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Why do one need to write a word in statement 我很高兴见到你? Can we omit it?
It's like being complete without that word for me. Why do we need to use it?
I found this phrase in this book.

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In English, see/meet can represent both “见” and “见到", but I would remind you of another example, “听” is "listen to" while “听到” is "hear". That's similar difference. –  shuangwhywhy Oct 28 '13 at 5:02
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because you have actually seen the person... consider the following sentence: 见你真不容易, 这下终于见到你了 –  user58955 Oct 28 '13 at 8:01
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4 Answers

up vote 2 down vote accepted

Verbs like 见、买、吃、看、听 are all just express an action, when you want to express the result of the verb, you have to add “到”. You will understand it better from the following examples:

  1. A blind man can do the action “ 看”, but he will never 看到 anything.
  2. People can go to the train station 买 train tickets during Chinese new year, but it’s very hard to 买到 a ticket. In this sentence “我很高兴见到你” , there is a result of the action 见, the result is 你, so you can’t omit 到.
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It's because of the distinction between 见 and 见到. 见 only means "to look" whereas 见到 means "to see".

我很高兴见到你 roughly translates to "I'm happy to see you". If you omit the 到 you'll get "I'm happy to look at you", which is obviously not what you mean.

This is confusing because the English word see is sometimes used as look and sometimes used as look and see. For example, "I'm going to see her" in Chinese would be 我要去见她. In Chinese however there's a strong distinction between the action "to look" and the result "to see". This confusion is also the origin of the phrase look-see, which came from Chinese/English pidgin.

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I'm afraid this answer is wrong.见 also has a meaning of meeting with someone, sometimes it is not simply 'to look', but 'to meet','to have a face to face communication'. 见到,means the action is already done. 我很高兴见你 is absolutely not "I'm happy to look at you." It has the same meaning as 我很高兴见到你. It's just in the first one you are positive, it's like this meeting is under your control, but in the second one, you are more passive, it's like this meeting is handled by the one you want to meet. –  tomriddle_1234 Oct 29 '13 at 3:01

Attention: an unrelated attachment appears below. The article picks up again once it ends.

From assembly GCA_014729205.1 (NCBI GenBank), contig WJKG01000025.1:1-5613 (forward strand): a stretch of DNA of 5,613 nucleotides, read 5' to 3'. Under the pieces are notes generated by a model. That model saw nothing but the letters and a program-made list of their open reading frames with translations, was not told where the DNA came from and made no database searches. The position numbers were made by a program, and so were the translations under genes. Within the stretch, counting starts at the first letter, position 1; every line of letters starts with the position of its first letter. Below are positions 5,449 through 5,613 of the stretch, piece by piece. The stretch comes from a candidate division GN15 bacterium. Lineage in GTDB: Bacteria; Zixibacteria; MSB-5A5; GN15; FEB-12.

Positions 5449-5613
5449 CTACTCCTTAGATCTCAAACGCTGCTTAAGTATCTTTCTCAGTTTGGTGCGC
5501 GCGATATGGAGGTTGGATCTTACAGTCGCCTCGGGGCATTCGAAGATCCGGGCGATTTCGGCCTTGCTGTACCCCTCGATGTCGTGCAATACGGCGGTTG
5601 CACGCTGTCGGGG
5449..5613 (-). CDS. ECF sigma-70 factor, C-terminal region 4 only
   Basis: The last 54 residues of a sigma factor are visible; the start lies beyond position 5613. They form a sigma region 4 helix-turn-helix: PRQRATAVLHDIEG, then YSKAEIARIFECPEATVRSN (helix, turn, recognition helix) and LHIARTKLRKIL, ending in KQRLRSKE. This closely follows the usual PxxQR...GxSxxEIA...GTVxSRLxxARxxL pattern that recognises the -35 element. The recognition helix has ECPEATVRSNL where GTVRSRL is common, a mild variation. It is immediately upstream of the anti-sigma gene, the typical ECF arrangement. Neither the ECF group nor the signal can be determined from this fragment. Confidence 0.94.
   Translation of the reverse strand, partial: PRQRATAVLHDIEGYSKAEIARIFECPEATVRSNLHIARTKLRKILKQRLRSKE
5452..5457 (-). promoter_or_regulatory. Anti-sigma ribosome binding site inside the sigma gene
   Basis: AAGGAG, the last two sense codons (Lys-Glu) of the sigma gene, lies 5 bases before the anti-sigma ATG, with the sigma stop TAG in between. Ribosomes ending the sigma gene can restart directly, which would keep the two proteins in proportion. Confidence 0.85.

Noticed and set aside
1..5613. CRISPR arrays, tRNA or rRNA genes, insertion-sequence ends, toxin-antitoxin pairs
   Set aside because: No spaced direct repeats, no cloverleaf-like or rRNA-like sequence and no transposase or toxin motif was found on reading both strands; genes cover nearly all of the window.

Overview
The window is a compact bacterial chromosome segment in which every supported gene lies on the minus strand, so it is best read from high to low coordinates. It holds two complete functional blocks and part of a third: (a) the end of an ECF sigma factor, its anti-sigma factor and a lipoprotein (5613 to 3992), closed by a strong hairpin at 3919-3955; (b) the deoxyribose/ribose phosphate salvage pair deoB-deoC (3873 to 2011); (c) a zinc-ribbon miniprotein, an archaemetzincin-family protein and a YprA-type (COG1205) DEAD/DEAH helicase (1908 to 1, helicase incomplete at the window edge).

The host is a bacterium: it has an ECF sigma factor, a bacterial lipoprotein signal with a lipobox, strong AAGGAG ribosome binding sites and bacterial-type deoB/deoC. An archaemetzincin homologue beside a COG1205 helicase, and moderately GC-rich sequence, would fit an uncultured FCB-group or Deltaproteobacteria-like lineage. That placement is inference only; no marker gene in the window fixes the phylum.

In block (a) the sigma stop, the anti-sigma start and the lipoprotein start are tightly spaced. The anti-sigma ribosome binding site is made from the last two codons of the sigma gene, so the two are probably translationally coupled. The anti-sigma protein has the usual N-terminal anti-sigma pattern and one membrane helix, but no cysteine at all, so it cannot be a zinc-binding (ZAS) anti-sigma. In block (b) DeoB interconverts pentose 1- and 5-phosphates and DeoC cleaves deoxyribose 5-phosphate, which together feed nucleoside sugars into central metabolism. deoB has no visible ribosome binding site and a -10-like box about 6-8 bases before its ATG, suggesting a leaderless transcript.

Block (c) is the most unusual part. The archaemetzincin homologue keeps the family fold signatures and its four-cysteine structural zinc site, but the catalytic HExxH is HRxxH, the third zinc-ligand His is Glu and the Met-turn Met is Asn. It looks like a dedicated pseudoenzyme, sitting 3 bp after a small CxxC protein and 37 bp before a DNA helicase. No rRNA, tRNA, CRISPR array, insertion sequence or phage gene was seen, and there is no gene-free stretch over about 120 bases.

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我很高兴见到你。or 见到你很高兴。 This sentence is the kind of too English. In normal life, Chinese people rarely say it like this although it is good to say. We say, 久违了,久仰了 or simply 你好, in the first meeting to someone.

Back to 见到 or 见, because you have to show respect to the one you are meeting, so you have to make the sentence more complete, 见到 is more complete than simply 见,and more respectful. So unless the one you are meeting are begging for meeting you, please use 见到 not 见.

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I must point out that 久违 is not used in the first meeting -- it is used for meeting a friend (or someone you had got acquainted with before) again after a long time –  user58955 Oct 28 '13 at 6:51
    
Thank you for clarification. –  Bogdan Oct 29 '13 at 16:22
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As a Chinese, I'd like to say that you don't need to pay too much attention to grammars, for Chinese isn't a language like eurpean ones depending on syntaxes, variable genders, plurals……ect. Chinese is a language with a lot of meanings in different kinds of situations:

In your sentence, “见到” doesn't mean I've seen you (past tense or present participle tense), This is ONLY a spoken greeting statement to say "Nice to meet you". This is a fixed phrase without a concept of time,space……ect. So just like "nice to meet you", "nice to see you", we don't care about "I won't be happy unless I see you"……right?! :D

Except the fixed greeting statements, sometimes it's time for us to pay attention to "到"'s usage:

"到" is used after a verb (usually an intransitive verb) meaning "verb's state is finished just now after a period of time, sometimes it means with tough things or not so easy". e.g:

1)我坐到你跟前(Maybe I'm walking in front of you and sit down).

【Compare: 我坐你跟前:I'm sitting in front of you.】

2)很不容易见到你(Maybe I don't know about you at all, and I've been introduced to you by someone else and then we have a chance to meet each other)

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